- The vitreous is a clear jelly filling most of the eye.
- As we age, the normal jelly-like consistency of the vitreous begins to liquefy.
- The vitreous may contract and pull away from its natural attachments on the inside surface of the eye. When it pulls free, it is often accompanied by light flashes and the appearance of a new black spots or floaters.
- This is not dangerous, but it can be accompanied by more serious eye conditions such as retinal tears, retinal detachment and vitreous haemorrhage.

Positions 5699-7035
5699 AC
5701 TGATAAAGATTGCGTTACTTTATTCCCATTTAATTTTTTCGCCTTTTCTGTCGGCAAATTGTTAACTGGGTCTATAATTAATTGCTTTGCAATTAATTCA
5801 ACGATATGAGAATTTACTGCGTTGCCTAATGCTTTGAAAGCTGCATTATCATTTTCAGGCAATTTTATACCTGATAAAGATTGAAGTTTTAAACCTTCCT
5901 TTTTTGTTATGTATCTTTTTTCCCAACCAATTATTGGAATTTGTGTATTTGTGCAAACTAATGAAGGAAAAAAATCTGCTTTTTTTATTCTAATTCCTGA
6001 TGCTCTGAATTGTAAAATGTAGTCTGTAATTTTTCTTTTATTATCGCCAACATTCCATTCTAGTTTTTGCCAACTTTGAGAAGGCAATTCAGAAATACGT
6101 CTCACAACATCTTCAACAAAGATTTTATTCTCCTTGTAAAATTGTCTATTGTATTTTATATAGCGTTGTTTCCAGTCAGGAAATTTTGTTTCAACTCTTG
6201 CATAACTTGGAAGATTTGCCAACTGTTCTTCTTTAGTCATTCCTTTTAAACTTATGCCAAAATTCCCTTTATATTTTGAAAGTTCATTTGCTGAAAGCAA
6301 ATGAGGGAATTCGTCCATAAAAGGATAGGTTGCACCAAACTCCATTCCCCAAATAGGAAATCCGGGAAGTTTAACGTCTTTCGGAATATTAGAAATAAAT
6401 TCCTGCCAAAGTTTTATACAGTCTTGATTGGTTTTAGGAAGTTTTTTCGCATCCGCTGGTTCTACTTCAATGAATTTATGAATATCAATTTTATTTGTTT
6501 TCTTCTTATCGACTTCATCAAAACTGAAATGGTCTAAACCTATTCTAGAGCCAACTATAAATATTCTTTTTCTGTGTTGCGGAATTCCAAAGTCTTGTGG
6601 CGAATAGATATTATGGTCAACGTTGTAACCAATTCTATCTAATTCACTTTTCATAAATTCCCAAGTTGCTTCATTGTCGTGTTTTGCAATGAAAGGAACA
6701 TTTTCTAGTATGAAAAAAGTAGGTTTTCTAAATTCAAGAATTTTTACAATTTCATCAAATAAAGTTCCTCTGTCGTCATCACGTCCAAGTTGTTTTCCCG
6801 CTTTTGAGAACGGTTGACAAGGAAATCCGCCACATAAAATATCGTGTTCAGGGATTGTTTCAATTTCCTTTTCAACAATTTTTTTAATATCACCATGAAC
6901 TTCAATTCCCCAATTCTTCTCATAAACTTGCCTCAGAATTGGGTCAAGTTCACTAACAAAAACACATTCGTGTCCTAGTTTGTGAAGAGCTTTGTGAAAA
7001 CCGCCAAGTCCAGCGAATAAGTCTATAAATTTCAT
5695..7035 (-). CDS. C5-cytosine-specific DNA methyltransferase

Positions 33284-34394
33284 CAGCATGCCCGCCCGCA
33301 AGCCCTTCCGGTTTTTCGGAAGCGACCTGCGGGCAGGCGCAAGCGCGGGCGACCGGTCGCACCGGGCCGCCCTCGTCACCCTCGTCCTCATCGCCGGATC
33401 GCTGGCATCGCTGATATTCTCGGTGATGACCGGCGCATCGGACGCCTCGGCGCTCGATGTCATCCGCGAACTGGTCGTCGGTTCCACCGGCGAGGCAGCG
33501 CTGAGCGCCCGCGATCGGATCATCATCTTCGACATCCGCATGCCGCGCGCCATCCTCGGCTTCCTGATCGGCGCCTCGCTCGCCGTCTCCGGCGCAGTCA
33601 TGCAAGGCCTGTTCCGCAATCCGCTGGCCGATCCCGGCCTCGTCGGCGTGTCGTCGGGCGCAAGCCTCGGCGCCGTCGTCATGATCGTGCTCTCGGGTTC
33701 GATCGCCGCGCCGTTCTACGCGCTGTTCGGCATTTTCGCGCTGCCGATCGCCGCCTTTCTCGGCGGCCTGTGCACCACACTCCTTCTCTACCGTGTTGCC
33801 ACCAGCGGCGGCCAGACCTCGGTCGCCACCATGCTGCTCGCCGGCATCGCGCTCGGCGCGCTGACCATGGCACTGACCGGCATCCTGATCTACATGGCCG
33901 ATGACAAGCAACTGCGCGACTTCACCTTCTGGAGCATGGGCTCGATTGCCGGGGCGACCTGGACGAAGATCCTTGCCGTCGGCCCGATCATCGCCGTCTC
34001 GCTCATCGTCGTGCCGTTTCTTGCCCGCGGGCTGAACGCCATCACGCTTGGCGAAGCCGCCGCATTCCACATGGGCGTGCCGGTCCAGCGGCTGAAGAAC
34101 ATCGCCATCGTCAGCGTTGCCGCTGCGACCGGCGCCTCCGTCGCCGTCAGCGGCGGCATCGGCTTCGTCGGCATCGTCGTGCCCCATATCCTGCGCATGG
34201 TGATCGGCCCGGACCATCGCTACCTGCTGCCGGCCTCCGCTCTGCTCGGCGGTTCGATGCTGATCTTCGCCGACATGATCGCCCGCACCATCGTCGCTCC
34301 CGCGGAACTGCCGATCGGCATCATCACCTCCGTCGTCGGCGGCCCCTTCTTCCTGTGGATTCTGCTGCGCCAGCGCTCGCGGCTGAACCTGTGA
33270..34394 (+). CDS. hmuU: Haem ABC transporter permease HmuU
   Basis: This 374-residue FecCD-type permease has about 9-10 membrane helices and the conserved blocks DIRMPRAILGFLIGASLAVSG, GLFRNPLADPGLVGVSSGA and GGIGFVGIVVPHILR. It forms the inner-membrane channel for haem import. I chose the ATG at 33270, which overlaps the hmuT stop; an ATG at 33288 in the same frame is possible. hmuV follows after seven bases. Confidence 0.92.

- These occur when the strong attachments of the vitreous to the retina do not separate properly, tearing the retina or retinal blood vessels. This often leads to new floaters and persistent light flashes. It is suggested that anyone with symptoms of a vitreous detachment have an eye examination by an eye specialist to make certain that a more serious problem is not present.